This research reveals all
Over a quarter (29 per cent) of UK SME owners struggle with depression, anxiety, increased stress and other serious mental health related issues caused by the worry of late payments.
Research on the grim effects of late payments on SMEs owners, due to late payments:
- suffer depression, anxiety, increased stress & other mental health issues (29 per cent)
- can’t pay the mortgage or rent, or forced to sell their home (21 per cent)
- sacrifice their own salary (36 per cent)
More than a third (34 per cent) regularly lose sleep over poor cash flow caused by clients paying late and 7 per cent even claim to have lost their hair because of the anxiety.
The research commissioned by The Prompt Payment Directory (PPD), a new payment rating website for businesses, comes amidst Labour’s plan to crackdown on late payments to SMEs and follows the enforcement on 6 April of the Government’s new ‘Duty to Report’ scheme that requires large companies to report on payment practices twice a year.
The survey polled 1,000 UK small to mid-sized company owners who all suffer from poor cashflow due to late or outstanding invoice payments. The research examines the personal, financial and business impact of late payments.
The human cost
According to the FSB the UK’s poor payment culture costs the UK economy £2.5bn each year and has forced 50,000 small companies out of business. 30 per cent of invoices are paid late and, as PPD’s research reveals, more than a third (36 per cent) of business owners are sacrificing their own salary as a result.
A lack of income caused by poor cashflow into the business because of late payments, is affecting the life of SME business owners outside of work.
Nearly a quarter (21 per cent) struggle to pay their mortgage or rent or have been forced to sell the family home.
17 per cent have re-mortgaged their home and seven per cent have taken out a payday loan to raise capital. More than a quarter (26 per cent) have been refused credit and nearly a quarter (24 per cent) have had to sell assets such as shares, pension plans and even the car to make ends meet.
The consequence of these late payment pressures is also destroying people’s marriage, family and social lives.
Nearly a fifth of SME owners combined say that poor cashflow from late payments has put significant pressure on their marriage/relationship (12 per cent) or caused it to fail (six per cent). Seven per cent have put on hold plans to grow their family, get married or go on honeymoon, 13 per cent have removed their children from private school or can no longer afford to pay for school trips, clubs or tuition, and one per cent have even rehomed the family pet because of the cost.
Many (28 per cent) have cut back on their social activity like going to the cinema, eating out or drinks with friends; cancelled their family
holiday; and cut down on family parties and celebrations.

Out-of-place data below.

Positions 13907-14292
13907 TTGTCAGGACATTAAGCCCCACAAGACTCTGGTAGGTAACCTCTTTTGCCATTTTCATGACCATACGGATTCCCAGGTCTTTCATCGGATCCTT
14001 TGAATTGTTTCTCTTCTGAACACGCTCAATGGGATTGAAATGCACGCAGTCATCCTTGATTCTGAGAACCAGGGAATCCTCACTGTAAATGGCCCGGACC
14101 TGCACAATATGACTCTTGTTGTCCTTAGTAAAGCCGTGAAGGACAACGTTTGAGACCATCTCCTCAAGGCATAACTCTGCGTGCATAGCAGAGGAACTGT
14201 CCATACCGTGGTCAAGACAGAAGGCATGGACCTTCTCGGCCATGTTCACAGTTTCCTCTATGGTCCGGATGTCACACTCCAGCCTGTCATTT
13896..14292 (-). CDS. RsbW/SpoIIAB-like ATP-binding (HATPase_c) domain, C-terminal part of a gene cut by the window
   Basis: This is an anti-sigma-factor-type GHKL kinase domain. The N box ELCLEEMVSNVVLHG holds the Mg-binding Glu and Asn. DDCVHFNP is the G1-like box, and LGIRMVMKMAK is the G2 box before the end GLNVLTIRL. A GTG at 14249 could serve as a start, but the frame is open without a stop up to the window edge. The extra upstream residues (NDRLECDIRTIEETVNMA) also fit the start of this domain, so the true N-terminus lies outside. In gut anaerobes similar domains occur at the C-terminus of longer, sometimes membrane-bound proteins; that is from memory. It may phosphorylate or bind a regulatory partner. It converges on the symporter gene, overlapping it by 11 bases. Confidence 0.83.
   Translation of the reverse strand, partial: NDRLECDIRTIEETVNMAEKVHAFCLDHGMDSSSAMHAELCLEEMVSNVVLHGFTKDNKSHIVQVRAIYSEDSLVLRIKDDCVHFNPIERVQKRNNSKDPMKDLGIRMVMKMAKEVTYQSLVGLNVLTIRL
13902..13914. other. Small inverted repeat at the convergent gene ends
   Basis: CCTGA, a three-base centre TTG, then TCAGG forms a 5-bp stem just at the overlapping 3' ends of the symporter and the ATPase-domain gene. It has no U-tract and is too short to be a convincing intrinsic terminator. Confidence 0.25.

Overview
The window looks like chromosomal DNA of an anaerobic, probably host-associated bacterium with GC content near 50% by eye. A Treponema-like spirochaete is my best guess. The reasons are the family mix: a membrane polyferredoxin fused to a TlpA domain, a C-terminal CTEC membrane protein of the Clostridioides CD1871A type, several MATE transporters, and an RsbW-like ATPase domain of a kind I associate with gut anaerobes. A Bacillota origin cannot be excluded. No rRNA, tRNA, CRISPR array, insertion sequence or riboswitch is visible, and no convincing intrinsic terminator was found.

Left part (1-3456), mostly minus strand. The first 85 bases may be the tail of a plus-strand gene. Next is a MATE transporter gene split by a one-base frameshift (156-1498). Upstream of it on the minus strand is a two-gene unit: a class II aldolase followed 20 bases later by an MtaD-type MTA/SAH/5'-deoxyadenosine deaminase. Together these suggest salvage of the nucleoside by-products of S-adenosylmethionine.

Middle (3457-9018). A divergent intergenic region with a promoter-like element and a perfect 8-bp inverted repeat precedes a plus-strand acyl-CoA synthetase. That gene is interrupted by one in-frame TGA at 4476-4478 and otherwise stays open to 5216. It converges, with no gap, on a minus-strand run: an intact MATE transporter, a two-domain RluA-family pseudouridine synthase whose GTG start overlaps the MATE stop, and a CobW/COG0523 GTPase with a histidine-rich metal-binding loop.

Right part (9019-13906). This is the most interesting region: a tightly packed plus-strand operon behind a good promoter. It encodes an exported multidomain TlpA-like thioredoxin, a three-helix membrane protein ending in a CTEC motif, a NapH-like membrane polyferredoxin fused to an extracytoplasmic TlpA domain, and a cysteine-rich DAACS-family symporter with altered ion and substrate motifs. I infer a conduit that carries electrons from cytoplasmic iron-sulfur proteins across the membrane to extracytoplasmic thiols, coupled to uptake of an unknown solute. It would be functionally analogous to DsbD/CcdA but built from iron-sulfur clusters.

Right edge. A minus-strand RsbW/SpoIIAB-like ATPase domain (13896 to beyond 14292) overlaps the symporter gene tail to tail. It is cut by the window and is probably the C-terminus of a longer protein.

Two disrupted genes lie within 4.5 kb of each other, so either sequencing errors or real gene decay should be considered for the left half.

Sacrifices to staff
Late payments have also led to tough changes to the business, reveals PPD’s research.
More than a third (36 per cent) have paid their staff late, stopped or delayed bonuses, while nearly 10 per cent have ceased staff perks like company phones, cars or health insurance, and cancelled staff social events including the Christmas party. Nearly a third (29 per cent) claim that staff morale, recruitment and retention has been affected.
The brink of bankruptcy
Despite countless sacrifices, 18 per cent of SMEs are on the brink of bankruptcy or liquidation due to late payments. Nearly half (42 per cent) have been forced to take out a business bank loan to cover the outstanding payment.
More than a quarter (29 per cent) struggle to pay the business rates with 21 per cent struggling to pay the office mortgage/rent, and 18 per cent have been refused a company loan due to poor credit score. A lack of cash means nearly a fifth (17 per cent) of businesses are in desperate need of refurbishment with 14 per cent unable to afford to replace out-of-date or broken equipment and furniture.
Small businesses are hitting back against late payers.
22 per cent have blacklisted such customers and 39 per cent enforce a late penalty fee. A quarter (24 per cent) have sought a County Court Judgement and more than a third (35 per cent) have either used a debt collection agency or law firm, or an alternative low cost cash flow recovery service.
Hugh Gage, managing director of The Prompt Payment Directory, said: “The financial implications of late payments have been well reported over the years but our research delves deeper into the repercussions of poor cashflow to reveal how it affects and even destroys people’s health and lives.”
“The government’s Duty to Report is a welcome step in tackling late payments but it has its limitations.”
“Only large companies are required to report and only twice a year, but late payment isn’t simply an issue between small suppliers and large customers. According to recent Labour party figures, a hundred and sixty thousand small firms were forced to pay their own suppliers late because of delayed payments.”
“Our research echoes these findings, with 26 per cent of SME owners claiming that late payments are either made by smaller suppliers or a mix of large and smaller organisations.”
“Also, the Duty to Report requires debtors to report on their own payment practices which is counter intuitive, plus an absence of context behind the reasons for the late payment makes it harder for small businesses to reach decisions before entering contractual relationships.”
“To end the UK’s poor payment culture, we need greater transparency throughout the entire supply chain and to encourage best practice which is why we’ve set up The Prompt Payment Directory, so all companies can be rated on their payment behaviour whether good or bad, and by those that are affected – their suppliers.”